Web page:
The investor puts his popularity in the service of a political matter which is close to his heart.
Mark Cuban is passionate.
Sports fans know his passion for the Dallas Mavericks, his NBA team of which he is the number 1 fan.
He’s never been one to shut up. In 22 years, as the owner of the Dallas Mavericks, he has paid several fines for insults and unsportsmanlike behavior. Cuban does not hesitate to provoke and taunt the players of the opposing teams.
He usually sits a few rows from the court. He is recognizable among all: he always wears a t-shirt. Apart from the players, he is one of the best known faces in the NBA.
In the hit TV show Star Shank, he stands out for his energetic and outspoken demeanor. When the investor believes in an idea, he pulls out all the stops to bring it to fruition.
He is also doing what many have tried and failed in, as it was impossible: to lower the price of drugs. Last January, the entrepreneur co-founded CostPlus Drug Company, an online pharmacy. It allowed consumers to find drugs at unbeatable prices, saving them colossal bills.
Cuban Won’t Run for President
CostPlus Drug Company “fills and delivers prescriptions at cost plus a fixed 15% margin,” the company says on its website. Cuban is able to provide these prices because there no middlemen. CostPlus Drug Company bypasses health-insurers and negotiates directly with drug manufacturers.
All his success, coupled with his popularity, has often led some to encourage him to run for president. In a recent interview with TheStreet, Cuban said he won’t be a candidate in 2024.
“NO interest at all,” he said when asked if he will run. “I think I can have more impact outside the system.”
He added: “Our political system is broken.”
However, the billionaire turned TV reality star, remains very involved in political affairs. He encourages people to vote for the midterm elections scheduled for November 8.
And he just took a stand on a very sensitive political issue which will be on the ballot in Nevada on November 8.
In addition to congressional and state elections, voters in this state are called upon to vote on three ballot questions. Question 3 is about ranked-choice voting. On election day, voters would rank their top five candidates based on their choice. They would no longer choose just one person. If passed, the change would apply to all Nevada elections.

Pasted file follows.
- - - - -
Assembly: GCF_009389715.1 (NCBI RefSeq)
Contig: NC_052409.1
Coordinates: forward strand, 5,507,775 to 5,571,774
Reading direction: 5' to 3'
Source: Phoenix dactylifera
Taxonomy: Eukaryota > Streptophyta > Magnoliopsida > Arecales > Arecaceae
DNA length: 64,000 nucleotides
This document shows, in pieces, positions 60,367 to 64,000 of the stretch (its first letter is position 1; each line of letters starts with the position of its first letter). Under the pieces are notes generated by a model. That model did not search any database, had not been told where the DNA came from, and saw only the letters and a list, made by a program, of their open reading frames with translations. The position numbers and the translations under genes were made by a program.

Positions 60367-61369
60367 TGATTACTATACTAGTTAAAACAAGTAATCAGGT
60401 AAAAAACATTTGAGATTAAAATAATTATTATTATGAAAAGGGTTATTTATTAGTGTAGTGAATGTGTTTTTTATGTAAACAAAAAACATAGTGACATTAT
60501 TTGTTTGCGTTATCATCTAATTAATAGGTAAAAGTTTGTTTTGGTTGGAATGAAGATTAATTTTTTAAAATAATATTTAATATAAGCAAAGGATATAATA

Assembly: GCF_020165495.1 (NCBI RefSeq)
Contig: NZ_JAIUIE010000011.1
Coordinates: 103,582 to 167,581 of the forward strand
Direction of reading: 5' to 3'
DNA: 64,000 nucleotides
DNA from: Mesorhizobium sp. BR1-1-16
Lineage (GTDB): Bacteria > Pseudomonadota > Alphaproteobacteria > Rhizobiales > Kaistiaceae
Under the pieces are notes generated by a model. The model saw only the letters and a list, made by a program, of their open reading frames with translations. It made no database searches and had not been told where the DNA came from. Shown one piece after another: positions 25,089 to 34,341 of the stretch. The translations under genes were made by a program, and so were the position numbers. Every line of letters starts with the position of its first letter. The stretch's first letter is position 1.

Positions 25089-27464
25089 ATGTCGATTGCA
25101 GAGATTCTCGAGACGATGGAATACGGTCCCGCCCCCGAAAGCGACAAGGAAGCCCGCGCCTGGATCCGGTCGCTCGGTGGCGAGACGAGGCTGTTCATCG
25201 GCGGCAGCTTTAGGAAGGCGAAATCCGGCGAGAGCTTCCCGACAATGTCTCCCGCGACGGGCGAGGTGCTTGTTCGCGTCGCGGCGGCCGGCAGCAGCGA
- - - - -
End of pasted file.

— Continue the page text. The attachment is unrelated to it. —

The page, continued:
A “yes” vote means that during the primaries, registered voters, regardless of the political affiliation of the candidate or voter, will narrow the list of candidates to the top 5. The five candidates, who receive the most votes during the primary, advance to the general election.
A victory of the ballot will mean that the system will apply to congressional, gubernatorial, state executive and state legislative elections.
Opponents of the ranked-choice system argue that the system is complicated and confusing for most voters.
Cuban Promotes Ranked-Choice Voting
But for Cuban, who believes that the two-party system is not fair and does not represent a large part of the electorate, the ranked-choice system is the lesser evil. He just encouraged the people of Nevada to vote in favor of this proposal.
“Facts. If you live in Nevada, vote Yes to Question 3. Pass it on …” the billionaire posted on Twitter on November 5.
He then defended the system using a food metaphor when a user pointed out to him that the ranked-choice voting was “unnecessary and confusing.”
“It’s simple,” the billionaire responded. “You pick candidates in the order of preference. Kind of like telling someone which ice cream flavors are your favorite.”
The billionaire has never hidden his aversion to the two-party system.
“The duopoly I would shut down in a nanosecond ? The Democratic and Republican Parties. Together they are the definition of anti-competitive collusion that has been successful shutting out competition in a manner that is detrimental to the American People every minute of every day,” he posted on Twitter in October 2020.
Ranked-choice voting is a system in which voters number the candidates on a ballot paper in order of preference. In each ballot, the candidate with the fewest votes is eliminated and the ballots which ranked him first are then redistributed. The candidate having obtained the majority of the votes after the counting of all the ballots wins.
Proponents say this system allows voters to have a say in the results, even if the candidate they ranked first is eliminated, and reduces polarization because politicians are encouraged to appeal to voters away from their bases.